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HOME > Useful Information > Korea in Brief > Cuisine

Two foods that people have come to identify with Korea are kimchi, a fermented vegetable dish, and bulgogi, a marinated meat dish. Whereas kimchi is a staple dish that is eaten at every meal, bulgogi is more like a party food in that it is generally eaten on special occasions and when dining out or entertaining guests.

Bulgogi

The word bulgogi is commonly translated as Korean barbecue, though it literally means "fire meat" as bul is "fire" or gogi is "meat". Beef is most often identified with bulgogi, but even pork, chicken, lamb, squid and octopus, for example, can be cooked bulgogi style as bulgogi, like barbecue, is a method of cooking.

For the most common beef bulgogi, thin slices of meat, usually tenderloin, are marinated in a sauce made of soy sauce, sesame oil, minced garlic, sesame seeds and other seasonings, and then cooked over a charcoal grill, usually at the table. The grilled beef slices can be eaten as are or wrapped in lettuce along with slices of fresh garlic and green pepper and a dab of soybean paste, red pepper paste, or a mixture of the two, all of which are rich in vitamins, minerals and cancer-fighting substances.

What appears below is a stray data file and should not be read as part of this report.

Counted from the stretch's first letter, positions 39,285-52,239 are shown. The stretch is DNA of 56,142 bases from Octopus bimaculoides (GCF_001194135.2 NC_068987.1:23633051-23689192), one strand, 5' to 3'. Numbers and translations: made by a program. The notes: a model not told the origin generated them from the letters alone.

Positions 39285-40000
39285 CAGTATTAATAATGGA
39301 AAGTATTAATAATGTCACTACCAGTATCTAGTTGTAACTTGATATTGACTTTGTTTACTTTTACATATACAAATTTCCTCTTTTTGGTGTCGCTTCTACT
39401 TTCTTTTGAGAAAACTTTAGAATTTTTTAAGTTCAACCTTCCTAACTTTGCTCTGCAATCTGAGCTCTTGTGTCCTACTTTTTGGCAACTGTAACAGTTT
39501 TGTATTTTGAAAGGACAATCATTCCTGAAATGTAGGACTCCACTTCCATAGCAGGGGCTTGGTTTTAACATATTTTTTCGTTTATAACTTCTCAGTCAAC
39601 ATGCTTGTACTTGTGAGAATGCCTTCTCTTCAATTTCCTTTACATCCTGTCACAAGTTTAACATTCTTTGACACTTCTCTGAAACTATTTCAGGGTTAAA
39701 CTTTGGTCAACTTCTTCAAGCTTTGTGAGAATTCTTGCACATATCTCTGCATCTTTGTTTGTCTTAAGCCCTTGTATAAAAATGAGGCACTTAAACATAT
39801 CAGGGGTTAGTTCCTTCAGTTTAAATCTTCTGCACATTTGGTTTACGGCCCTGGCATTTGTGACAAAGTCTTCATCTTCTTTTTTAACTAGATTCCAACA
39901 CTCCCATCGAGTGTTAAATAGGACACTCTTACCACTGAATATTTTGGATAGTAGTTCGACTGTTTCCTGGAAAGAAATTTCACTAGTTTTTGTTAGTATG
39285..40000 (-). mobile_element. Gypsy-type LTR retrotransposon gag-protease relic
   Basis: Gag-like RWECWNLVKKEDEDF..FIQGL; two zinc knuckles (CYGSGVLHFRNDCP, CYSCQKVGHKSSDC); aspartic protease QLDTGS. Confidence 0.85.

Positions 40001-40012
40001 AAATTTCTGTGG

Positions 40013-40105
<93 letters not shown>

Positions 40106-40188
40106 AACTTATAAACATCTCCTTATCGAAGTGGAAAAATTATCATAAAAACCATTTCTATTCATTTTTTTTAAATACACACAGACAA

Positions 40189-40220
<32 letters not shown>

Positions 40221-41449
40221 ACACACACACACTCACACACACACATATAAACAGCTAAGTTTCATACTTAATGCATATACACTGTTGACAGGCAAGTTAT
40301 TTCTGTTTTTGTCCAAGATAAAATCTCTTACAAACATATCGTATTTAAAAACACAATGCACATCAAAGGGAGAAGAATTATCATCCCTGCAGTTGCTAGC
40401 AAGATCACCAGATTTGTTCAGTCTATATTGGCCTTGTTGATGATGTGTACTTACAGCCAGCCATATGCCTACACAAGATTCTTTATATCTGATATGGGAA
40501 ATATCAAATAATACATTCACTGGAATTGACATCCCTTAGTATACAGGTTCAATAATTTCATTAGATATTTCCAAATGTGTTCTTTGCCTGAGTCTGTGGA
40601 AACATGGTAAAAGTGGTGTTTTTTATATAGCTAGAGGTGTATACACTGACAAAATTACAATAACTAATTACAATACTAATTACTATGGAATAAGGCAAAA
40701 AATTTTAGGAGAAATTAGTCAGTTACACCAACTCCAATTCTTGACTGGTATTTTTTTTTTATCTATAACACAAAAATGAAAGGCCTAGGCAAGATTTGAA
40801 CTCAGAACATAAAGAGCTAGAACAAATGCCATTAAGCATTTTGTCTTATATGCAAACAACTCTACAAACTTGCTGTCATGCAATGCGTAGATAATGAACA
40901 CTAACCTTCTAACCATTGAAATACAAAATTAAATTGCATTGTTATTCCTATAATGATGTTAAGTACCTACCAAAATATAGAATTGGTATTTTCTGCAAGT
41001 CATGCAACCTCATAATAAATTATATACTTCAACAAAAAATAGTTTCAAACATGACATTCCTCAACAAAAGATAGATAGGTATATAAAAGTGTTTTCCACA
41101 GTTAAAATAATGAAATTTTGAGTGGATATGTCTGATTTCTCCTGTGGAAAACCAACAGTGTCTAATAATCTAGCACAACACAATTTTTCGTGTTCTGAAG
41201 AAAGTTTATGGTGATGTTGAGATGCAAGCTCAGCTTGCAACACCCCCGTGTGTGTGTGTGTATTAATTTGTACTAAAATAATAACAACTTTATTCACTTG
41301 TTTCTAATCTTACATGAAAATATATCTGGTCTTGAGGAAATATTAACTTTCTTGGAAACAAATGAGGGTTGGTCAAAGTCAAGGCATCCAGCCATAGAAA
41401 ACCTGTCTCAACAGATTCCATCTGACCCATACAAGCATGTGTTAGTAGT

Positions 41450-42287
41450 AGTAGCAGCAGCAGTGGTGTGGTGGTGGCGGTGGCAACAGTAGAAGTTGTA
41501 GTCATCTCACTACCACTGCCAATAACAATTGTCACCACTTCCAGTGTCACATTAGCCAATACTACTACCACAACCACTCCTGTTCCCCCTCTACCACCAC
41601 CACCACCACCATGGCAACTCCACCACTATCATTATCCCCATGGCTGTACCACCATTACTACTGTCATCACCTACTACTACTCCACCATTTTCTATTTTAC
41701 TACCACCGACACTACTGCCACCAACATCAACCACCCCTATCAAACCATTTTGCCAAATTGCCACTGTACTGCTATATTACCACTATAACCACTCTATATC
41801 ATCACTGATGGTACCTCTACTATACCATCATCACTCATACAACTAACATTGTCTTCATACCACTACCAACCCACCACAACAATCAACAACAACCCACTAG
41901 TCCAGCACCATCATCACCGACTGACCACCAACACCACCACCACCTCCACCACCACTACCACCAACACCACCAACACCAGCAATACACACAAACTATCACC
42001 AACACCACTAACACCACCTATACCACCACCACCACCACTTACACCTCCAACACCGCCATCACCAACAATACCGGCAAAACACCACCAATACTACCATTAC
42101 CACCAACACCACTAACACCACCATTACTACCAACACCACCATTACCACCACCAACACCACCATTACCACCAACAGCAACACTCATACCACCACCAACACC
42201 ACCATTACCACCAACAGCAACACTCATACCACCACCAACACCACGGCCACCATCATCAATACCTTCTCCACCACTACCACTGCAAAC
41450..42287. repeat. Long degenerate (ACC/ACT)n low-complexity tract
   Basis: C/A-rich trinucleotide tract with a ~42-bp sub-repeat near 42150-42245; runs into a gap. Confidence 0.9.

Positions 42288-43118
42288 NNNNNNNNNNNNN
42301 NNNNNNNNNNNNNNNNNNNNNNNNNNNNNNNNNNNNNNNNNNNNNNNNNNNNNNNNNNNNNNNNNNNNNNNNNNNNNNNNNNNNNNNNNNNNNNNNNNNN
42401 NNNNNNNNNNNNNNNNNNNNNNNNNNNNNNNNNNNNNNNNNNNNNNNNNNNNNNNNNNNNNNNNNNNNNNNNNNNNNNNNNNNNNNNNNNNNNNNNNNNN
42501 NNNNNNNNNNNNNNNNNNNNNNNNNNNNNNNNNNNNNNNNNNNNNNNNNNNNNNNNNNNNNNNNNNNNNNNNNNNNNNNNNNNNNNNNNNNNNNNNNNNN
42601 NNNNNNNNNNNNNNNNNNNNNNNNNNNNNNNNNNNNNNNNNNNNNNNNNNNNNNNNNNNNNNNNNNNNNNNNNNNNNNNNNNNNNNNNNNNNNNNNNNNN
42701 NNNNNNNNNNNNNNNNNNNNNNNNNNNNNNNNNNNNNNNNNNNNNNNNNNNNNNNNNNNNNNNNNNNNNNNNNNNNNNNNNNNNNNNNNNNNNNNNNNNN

In some restaurants, bulgogi is cooked on a dome-shaped pan that is placed over a charcoal brazier or a gas range. The pan has a trough around the edge to catch the tasty juice that cooks out of the meat so that it can be eaten with one's rice.

For pork and other types of bulgogi, a little red pepper paste is usually added to the marinade. This gives the bulgogi a spicy taste and aroma.

Recently, people have been finding that bulgogi is not only tasty and healthy but also very versatile. It has been adapted to today's fast foods with some fast food chains adding bulgogi burgers to their menus and a number of well-known pizza restaurants even adopting it as one of their pizza toppings.
Kimchi

Kimchi is a pungent, fermented dish generally consisting of cabbage or turnip seasoned with salt, garlic, green onions, ginger, red pepper and shellfish. It is low in calories and cholesterol and very high in fiber. It is also very nutritious. In fact, it is richer in vitamins than apples.